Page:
2016 is my year to shed shame! It's one of my top goals for the year because it's in my way. Shame is in my way to achieve all the things I want to achieve - personally and professionally. Shame is in the way of every relationship I own.
Shame has been my constant companion for as far back as I can remember, but not my friend. I think shame thinks of itself as my friend. Shame thinks it's helping me, doing an important and thoughtful job by keeping me small and "safe." But shame is no kind of friend to have. Shame gets between me and everything, and everyone. Shame messes with my relationships. It messes with my self confidence and joy, and it messes with my personal interactions by making me feel resentful, jealous, and defensive. It gets in the way of my desires by making me feel unworthy, afraid and unsure. It's time for shame to go.
So, what do we do? How do we shed shame? We do what we do in any relationship. We greet shame. We are honest with shame and recognize it with open eyes and an open heart, and then we talk to it and tell it this relationship has run its course; it's over. This relationship is no longer serving us so we'd like shame to leave. It's been a long and deep relationship, so shame is not likely to go that easily. It will call, stop by, surprise us when we least expect it and try with all it's might to hold on. Shame is determined. It has false purpose and resolve.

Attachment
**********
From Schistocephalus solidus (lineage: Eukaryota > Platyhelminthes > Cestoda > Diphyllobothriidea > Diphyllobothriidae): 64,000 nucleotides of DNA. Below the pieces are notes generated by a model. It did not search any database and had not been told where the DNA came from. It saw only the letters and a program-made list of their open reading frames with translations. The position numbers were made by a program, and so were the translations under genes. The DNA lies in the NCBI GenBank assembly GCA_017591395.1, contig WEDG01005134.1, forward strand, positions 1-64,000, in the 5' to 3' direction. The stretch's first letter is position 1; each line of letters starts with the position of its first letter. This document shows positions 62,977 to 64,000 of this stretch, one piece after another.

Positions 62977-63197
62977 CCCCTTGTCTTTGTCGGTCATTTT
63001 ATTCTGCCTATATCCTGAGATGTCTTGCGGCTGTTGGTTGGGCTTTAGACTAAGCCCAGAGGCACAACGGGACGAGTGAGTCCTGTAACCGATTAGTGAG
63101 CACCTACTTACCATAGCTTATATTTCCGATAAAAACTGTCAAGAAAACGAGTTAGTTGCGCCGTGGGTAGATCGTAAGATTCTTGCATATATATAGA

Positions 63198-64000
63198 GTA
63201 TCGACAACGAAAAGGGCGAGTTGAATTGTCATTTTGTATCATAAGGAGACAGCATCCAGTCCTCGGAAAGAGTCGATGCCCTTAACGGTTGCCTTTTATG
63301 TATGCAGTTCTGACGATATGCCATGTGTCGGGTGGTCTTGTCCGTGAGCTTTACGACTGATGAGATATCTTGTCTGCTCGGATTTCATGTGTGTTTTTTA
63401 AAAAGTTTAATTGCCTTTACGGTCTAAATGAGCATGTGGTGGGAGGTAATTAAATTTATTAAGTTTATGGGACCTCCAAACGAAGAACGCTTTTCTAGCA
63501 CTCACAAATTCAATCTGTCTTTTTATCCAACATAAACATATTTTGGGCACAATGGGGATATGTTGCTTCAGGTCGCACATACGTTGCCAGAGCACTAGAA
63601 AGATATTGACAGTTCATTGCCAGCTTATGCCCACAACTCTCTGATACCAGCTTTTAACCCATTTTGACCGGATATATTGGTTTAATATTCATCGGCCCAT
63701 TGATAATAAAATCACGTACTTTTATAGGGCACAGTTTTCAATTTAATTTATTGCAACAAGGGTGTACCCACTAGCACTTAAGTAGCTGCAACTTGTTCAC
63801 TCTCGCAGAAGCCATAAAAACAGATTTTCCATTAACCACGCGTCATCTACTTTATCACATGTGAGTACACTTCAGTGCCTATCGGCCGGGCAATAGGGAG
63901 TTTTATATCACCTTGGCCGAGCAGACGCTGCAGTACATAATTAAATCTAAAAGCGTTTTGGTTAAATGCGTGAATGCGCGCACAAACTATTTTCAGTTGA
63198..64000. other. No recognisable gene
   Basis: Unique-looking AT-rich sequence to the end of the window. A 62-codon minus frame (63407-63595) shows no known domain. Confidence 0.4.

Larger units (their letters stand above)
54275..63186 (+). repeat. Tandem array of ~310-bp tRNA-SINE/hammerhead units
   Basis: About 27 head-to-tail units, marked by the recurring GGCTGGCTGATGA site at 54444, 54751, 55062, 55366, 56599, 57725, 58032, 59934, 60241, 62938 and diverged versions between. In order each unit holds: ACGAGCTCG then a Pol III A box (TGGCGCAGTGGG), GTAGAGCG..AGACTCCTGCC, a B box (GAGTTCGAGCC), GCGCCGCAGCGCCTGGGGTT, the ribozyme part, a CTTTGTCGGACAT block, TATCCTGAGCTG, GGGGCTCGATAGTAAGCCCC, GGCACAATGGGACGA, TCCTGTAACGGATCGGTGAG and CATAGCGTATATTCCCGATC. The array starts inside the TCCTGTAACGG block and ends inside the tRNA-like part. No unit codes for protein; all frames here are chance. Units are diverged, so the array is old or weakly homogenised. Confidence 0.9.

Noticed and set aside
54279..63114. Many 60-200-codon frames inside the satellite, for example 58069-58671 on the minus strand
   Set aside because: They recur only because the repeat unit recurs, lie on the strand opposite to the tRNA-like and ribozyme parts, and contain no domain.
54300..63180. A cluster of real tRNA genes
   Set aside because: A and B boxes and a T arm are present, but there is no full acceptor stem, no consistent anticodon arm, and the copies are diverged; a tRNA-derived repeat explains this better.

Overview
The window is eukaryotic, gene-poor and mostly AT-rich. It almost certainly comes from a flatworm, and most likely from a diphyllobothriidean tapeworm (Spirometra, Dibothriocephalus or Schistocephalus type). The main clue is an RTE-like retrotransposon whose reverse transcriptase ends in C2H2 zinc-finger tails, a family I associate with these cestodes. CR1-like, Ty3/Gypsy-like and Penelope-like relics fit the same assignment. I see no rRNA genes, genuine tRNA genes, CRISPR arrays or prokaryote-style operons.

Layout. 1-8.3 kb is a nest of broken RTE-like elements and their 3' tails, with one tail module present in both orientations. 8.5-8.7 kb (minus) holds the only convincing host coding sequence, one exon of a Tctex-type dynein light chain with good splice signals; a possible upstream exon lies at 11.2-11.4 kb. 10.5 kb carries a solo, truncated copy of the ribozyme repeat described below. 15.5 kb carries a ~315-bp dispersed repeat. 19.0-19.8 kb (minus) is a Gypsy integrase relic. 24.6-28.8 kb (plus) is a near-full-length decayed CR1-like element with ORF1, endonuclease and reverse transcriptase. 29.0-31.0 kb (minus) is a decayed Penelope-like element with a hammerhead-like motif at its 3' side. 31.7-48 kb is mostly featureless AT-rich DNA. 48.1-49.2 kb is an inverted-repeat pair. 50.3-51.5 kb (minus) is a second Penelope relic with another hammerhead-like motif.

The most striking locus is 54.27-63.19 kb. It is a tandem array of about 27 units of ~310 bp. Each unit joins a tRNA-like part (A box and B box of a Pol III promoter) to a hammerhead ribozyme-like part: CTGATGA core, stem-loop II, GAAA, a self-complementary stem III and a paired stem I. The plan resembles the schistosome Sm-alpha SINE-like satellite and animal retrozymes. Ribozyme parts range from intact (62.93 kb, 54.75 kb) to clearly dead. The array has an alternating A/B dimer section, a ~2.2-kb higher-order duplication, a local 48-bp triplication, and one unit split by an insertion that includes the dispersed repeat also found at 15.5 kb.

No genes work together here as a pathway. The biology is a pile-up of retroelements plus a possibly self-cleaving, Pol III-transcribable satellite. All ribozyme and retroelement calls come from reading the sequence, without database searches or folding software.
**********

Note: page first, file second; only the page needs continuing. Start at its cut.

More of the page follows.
But we'll set boundaries and be more determined, unequivocal and kind, and shame will slowly release it's hold and drift away. When shame rears its ugly head, feel it for a moment, acknowledge it, thank it for it's time and say a no nonsense, clear and concise "good bye."
it's a process. Shedding shame will take time and practice, but it's worth the effort. In the early morning hours, cold and dark, a bus driver flashed her lights at me. - a universal signal to turn on my lights. With shame as my co-pilot I'd have been miffed. I'd have said to myself, "Who are you to tell me what to do? I'll turn on my lights if I darn well please, when I'm darn well ready and maybe not at all. I'll decide if I need lights!" If I were coming from a place of shame I'd have been embarrassed, shut down and defensive. But I wasn't. I had shed shame for the moment. My daughter was my co-pilot, not shame. So, I smiled, waved and flicked on my lights.